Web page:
Although I’m afraid my liver is probably as useful as a burned charcoal briquette, my kidneys, I think, are performing their business fluidly. I have decent, soft skin, and my bone marrow, healthy, hale, is possibly edible. The subject of my intestines will be mercifully avoided.

Using the one-body-can-save-eight-lives calculus, I reckon I could perhaps save five or six lives. Better than zero. Better than one or two. It’s ghoulish, but golden. This is important work, and really, it’s no work at all.

Want a reminder that you’re going to die? There’s an app for that

I don’t get people who don’t consider their mortality — the actual, undeniable fact that one day they are going to die, forever (because you are, reader, you are) — at least once or twice a day.

Surely that’s because I think about my death specifically and death as a brute phenomenon generally many times a day. This has been going on for years. Like since I was seven. I maintain a shelf of books about death, from “The Denial of Death” to “How We Die.” (My id is a vivid, hyperactive place. My therapy bills, exorbitant.)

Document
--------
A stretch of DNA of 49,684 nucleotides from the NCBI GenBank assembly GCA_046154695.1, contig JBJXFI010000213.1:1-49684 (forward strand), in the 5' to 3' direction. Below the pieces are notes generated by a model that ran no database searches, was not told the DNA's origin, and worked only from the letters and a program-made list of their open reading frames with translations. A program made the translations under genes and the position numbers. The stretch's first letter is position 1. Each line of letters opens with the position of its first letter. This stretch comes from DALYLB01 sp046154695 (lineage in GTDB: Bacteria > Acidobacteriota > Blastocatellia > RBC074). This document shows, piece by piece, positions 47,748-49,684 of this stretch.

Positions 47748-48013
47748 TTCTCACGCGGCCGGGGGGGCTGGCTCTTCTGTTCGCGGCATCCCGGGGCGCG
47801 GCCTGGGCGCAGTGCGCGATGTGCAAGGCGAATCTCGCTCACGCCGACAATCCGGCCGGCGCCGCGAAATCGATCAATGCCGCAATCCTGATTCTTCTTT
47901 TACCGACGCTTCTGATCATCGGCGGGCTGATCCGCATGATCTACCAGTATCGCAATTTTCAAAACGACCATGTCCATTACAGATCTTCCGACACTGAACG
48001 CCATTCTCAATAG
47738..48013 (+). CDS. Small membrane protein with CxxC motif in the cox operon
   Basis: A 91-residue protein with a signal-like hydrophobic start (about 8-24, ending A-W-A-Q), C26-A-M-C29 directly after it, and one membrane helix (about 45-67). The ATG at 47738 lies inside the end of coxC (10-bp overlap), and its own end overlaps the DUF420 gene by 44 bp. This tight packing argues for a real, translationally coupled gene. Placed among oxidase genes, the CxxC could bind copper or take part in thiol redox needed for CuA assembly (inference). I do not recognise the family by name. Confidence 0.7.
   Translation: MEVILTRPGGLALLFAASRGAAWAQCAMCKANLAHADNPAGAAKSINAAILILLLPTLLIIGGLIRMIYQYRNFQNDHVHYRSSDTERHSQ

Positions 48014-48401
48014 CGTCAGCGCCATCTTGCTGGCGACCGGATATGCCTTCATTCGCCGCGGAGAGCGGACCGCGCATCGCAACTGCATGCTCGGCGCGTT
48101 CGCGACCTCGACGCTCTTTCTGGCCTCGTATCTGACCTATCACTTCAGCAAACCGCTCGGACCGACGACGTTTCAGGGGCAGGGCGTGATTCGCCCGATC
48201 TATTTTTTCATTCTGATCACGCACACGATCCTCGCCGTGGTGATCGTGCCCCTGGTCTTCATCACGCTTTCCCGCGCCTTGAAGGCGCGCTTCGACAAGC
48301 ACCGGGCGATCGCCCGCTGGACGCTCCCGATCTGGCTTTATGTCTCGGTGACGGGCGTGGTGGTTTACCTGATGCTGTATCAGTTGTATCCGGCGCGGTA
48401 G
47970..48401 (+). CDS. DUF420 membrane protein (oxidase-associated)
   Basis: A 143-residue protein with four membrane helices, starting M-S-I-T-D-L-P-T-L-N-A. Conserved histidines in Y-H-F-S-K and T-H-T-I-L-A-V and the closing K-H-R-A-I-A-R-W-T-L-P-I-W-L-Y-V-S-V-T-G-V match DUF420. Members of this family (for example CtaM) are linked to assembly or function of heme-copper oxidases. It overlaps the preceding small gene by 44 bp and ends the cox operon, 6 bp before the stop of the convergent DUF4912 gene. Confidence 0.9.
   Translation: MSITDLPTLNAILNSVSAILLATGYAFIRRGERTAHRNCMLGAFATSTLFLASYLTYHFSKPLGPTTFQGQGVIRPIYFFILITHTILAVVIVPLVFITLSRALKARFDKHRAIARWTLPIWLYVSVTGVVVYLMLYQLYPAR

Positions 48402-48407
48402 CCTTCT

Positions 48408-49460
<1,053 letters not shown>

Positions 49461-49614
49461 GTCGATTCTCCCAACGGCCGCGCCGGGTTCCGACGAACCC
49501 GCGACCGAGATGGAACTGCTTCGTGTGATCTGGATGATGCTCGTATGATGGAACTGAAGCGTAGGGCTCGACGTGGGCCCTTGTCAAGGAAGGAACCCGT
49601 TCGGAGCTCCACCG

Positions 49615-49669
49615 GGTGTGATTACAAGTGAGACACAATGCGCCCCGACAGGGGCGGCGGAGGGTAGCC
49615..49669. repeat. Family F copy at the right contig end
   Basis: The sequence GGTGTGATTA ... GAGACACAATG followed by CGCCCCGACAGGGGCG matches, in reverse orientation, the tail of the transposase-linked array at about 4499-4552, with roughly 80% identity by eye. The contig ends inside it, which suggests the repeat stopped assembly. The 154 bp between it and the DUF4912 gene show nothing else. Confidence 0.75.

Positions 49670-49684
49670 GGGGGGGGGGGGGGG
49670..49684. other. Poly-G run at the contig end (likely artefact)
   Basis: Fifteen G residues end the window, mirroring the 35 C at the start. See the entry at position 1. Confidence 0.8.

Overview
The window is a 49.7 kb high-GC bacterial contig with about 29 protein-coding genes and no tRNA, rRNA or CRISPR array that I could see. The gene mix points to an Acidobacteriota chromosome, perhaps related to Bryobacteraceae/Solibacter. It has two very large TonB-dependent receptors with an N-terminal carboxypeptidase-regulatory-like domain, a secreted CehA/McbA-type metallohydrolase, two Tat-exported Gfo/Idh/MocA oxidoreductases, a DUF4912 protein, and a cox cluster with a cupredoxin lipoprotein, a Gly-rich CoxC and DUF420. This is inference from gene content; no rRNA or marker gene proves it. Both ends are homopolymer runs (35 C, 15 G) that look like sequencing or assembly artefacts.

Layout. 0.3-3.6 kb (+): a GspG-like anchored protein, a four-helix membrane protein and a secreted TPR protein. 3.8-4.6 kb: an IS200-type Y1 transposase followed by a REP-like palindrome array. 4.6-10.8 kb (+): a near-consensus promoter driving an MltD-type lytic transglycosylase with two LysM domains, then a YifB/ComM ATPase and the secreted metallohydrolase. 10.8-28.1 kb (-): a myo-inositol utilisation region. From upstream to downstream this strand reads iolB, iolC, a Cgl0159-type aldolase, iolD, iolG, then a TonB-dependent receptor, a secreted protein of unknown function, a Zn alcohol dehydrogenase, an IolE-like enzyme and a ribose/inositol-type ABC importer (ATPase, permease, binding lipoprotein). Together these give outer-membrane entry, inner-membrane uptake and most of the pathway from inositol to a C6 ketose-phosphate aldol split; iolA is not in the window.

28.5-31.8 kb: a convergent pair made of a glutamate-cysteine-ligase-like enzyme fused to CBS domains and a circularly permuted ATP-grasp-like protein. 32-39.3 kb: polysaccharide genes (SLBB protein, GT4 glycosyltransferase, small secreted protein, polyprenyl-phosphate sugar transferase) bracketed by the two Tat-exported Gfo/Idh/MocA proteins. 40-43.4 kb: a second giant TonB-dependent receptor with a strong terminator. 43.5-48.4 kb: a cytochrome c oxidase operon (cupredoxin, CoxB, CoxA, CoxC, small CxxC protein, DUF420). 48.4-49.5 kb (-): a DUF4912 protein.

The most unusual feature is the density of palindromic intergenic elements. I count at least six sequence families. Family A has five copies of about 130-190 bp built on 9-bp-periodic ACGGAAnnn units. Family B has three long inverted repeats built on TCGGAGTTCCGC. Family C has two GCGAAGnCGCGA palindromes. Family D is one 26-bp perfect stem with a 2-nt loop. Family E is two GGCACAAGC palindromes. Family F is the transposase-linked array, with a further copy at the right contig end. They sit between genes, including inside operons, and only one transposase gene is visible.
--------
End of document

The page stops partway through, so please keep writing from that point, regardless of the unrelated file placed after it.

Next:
Who needs a reminder of death? I wonder. It’s right there in the face that looks back at you in the mirror.

Who wants a reminder of death? my friends retort.

Apparently a lot of people, mostly millennials, do. They want a brief if pointed reminder that they are indeed going to buy it sometime. And they want it exactly five times a day, randomly. On their phone.

10We-CROAK1-blog427That’s what the new app WeCroak offers: quick, jarring jabs calling attention to users that, yup, death is waiting around the corner. With homilies like this from Herman Melville — “Death is only a launching into the region of the strange Untried” — the 99-cent app exists expressly to galvanize consciousness, a little existential poke to nudge you into the now. And maybe to scare the holy hell out of you.